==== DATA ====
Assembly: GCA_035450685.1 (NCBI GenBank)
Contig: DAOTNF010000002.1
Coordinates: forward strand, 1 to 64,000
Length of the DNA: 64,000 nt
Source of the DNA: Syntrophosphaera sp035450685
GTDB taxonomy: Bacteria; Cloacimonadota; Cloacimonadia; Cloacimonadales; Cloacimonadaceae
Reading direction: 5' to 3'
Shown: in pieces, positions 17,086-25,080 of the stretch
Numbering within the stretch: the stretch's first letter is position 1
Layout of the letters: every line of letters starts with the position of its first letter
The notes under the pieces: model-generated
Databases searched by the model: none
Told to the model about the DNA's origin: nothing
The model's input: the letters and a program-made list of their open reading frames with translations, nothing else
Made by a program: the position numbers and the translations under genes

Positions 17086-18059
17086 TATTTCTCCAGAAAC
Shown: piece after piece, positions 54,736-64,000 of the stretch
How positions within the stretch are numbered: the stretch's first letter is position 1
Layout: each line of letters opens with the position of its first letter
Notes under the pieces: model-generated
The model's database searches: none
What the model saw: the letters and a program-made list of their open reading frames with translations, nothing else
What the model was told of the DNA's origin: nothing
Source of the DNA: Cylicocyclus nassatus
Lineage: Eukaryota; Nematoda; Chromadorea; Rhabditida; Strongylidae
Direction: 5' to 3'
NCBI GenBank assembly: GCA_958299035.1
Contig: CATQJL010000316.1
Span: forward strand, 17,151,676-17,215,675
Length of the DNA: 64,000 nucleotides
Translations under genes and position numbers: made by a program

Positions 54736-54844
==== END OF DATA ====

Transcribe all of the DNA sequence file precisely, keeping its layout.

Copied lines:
Assembly: GCA_035450685.1 (NCBI GenBank)
Contig: DAOTNF010000002.1
Coordinates: forward strand, 1 to 64,000
Length of the DNA: 64,000 nt
Source of the DNA: Syntrophosphaera sp035450685
GTDB taxonomy: Bacteria; Cloacimonadota; Cloacimonadia; Cloacimonadales; Cloacimonadaceae
Reading direction: 5' to 3'
Shown: in pieces, positions 17,086-25,080 of the stretch
Numbering within the stretch: the stretch's first letter is position 1
Layout of the letters: every line of letters starts with the position of its first letter
The notes under the pieces: model-generated
Databases searched by the model: none
Told to the model about the DNA's origin: nothing
The model's input: the letters and a program-made list of their open reading frames with translations, nothing else
Made by a program: the position numbers and the translations under genes

Positions 17086-18059
17086 TATTTCTCCAGAAAC
Shown: piece after piece, positions 54,736-64,000 of the stretch
How positions within the stretch are numbered: the stretch's first letter is position 1
Layout: each line of letters opens with the position of its first letter
Notes under the pieces: model-generated
The model's database searches: none
What the model saw: the letters and a program-made list of their open reading frames with translations, nothing else
What the model was told of the DNA's origin: nothing
Source of the DNA: Cylicocyclus nassatus
Lineage: Eukaryota; Nematoda; Chromadorea; Rhabditida; Strongylidae
Direction: 5' to 3'
NCBI GenBank assembly: GCA_958299035.1
Contig: CATQJL010000316.1
Span: forward strand, 17,151,676-17,215,675
Length of the DNA: 64,000 nucleotides
Translations under genes and position numbers: made by a program

Positions 54736-54844